31/7/1917 Kerensky replaces Brusilov with Kornilov as army commander #1917Live

Something has gone very wrong with the Russian army. The recent offensive in Galicia has been a disaster, leading to a breakdown in discipline and a surge in desertions. Now the Germans and Austro-Hungarians are attacking in their turn and making great gains.

The offensive had been the brain child of Kerensky, then the war minister and now Prime Minister. Two days ago he met senior generals at the army headquarters in Mogilev, where they blamed the Revolution for the army’s plight. Denikin is particularly scathing of interference in the army’s affairs by the Petrograd Soviet and the invitation to insubordination he sees in its order that army units should elect soldiers’ committees and disobey orders that conflict with its own resolutions.

Now Kerensky decides that something will have to be done about the army. He dismisses Brusilov, thereby deflecting the blame for the offensive’s failure from himself. Brusilov’s replacement as commander in chief is Kornilov. Kornilov’s appointment is greeted with delight by those who feel that the Revolution has gone too far and that order needs to be restored. They hope that he will not merely restore order within the army but within society at large.

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Lavr Kornilov (Spartacus International)

31/7/1917 Third Ypres begins with British successes #1917Live

The failure of Nivelle‘s offensive on the Chemin des Dames and the following disorders in the French army have meant that Britain has had to take the leading role on the Western Front. Now Haig‘s long-planned offensive in Flanders begins, the Third Battle of Ypres. Officially this is meant to be a battle of limited objectives, designed to seize a modest amount of ground and inflict heavy casualties on the Germans. But Haig is ambitious and remains committed to the idea of a decisive battle. He hopes that his men will be able to achieve a breakthrough, leading to the recapture of the Belgian coast and ultimately the liberation of occupied Belgium.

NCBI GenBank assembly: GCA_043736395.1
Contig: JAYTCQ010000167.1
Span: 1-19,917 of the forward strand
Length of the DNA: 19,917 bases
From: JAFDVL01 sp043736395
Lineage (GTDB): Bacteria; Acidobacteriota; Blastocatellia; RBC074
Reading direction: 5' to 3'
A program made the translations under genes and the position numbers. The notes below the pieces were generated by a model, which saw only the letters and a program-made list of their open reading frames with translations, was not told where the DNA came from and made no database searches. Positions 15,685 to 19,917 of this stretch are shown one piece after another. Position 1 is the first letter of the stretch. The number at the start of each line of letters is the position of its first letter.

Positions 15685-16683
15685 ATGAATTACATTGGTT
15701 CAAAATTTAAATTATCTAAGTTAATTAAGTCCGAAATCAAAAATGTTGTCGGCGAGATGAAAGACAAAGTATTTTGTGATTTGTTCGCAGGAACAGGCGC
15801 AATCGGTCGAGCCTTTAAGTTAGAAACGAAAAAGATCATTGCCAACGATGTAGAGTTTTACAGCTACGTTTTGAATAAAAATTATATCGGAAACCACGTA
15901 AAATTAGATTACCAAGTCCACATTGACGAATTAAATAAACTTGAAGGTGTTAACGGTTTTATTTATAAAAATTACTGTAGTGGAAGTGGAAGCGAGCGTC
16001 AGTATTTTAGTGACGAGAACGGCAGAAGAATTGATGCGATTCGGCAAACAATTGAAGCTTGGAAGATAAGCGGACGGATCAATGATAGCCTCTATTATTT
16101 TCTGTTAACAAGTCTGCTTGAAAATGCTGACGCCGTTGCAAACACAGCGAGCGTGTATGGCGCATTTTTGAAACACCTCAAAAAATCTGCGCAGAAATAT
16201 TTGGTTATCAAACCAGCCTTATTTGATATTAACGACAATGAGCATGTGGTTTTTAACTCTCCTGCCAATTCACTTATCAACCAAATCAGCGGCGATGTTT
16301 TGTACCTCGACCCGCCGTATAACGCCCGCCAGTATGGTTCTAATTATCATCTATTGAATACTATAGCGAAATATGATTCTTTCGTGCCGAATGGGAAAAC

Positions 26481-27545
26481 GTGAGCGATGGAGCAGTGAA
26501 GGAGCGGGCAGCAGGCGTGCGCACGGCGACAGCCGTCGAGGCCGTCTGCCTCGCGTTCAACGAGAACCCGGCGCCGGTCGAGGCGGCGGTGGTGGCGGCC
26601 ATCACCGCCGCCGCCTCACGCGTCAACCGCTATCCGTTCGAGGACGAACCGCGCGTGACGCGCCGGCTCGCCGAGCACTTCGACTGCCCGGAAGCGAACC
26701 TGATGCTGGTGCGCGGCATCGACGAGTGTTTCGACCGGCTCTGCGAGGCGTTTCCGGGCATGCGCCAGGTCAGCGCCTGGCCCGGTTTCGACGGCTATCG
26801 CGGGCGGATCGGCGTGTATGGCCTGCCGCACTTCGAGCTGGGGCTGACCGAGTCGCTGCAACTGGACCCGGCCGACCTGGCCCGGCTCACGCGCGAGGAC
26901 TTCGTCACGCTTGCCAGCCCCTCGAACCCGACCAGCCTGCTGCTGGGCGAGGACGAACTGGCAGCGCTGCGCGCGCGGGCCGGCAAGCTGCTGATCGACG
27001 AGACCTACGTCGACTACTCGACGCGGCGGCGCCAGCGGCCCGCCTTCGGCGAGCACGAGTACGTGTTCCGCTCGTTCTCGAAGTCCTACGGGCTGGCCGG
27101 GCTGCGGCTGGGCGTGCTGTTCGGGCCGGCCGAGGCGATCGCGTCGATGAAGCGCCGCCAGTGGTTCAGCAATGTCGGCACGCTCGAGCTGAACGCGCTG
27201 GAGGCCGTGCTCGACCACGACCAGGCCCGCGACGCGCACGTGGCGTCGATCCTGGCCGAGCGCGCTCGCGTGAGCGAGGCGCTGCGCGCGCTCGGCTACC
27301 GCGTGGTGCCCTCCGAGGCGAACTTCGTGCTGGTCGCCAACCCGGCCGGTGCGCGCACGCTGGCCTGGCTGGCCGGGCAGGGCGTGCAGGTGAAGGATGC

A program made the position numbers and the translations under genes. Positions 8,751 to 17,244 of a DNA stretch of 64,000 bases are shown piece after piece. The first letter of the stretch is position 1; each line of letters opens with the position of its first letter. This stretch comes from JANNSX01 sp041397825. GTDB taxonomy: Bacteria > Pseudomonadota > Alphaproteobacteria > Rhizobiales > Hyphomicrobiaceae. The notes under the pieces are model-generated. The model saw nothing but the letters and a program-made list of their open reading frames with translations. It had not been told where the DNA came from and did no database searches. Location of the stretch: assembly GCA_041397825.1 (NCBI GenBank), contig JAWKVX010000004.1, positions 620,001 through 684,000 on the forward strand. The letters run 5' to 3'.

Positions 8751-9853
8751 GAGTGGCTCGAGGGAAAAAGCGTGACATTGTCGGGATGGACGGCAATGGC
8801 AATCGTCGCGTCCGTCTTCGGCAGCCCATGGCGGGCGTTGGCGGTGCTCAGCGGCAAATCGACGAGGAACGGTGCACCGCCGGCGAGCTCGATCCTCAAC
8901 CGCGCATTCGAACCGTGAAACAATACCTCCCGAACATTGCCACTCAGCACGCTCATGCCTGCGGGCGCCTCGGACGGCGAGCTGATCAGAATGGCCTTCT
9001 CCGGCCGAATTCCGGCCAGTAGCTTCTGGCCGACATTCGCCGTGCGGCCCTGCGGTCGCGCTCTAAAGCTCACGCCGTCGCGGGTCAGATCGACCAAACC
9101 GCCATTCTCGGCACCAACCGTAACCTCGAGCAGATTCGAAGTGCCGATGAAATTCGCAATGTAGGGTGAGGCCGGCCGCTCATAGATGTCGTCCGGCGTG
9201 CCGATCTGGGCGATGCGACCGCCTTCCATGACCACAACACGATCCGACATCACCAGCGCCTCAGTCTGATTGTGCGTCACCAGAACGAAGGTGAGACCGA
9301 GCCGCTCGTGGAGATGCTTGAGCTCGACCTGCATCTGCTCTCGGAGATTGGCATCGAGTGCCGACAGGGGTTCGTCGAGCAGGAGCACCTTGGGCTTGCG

The attacks today are relatively successful. British troops manage to storm German positions along much of the offensive’s front. French troops, playing a supporting role, also enjoy considerable success, suggesting that Pétain‘s efforts to overcome the mutinies are bearing fruit. A large number of German prisoners are taken and many casualties inflicted on the enemy, though Allied casualties are also high.

However the attack is not as successful as Haig had hoped. No breakthrough has been achieved as of yet. Tanks sent forward to bludgeon through the German lines have found the muddy and cratered ground difficult to traverse. Indeed, the waterlogged soil of Flanders is proving difficult for the infantry as well. Nevertheless, Haig determines that the attacks will continue, hoping that the today’s successes will be a prelude to a great victory.

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German prisoners and British wounded cross the Yser Canal (Wikipedia)

Stretcher bearers (Wikipedia)

30/7/1917 German U-boat crews meet their July targets #1917Live

Germany’s U-boat campaign is now controversial, as Reichstag politicians have become sceptical about its ability to defeat Britain by the autumn. They are beginning to suspect that it has brought the USA into the war for nothing.

The U-boat crews themselves meanwhile are continuing to do their utmost. In the last month they have sunk another 600,000 tonnes of Allied shipping. According to the projections by Holtzendorff, the navy’s chief of staff, this rate of success should be enough to force Britain out of the war. However, although the British are hurting, there does not seem to be any obvious sign that they are about to collapse. For Germany it looks like the U-boat crews are doing all that was asked of them but that Holtzendorff has greatly underestimated the resilience of the enemy.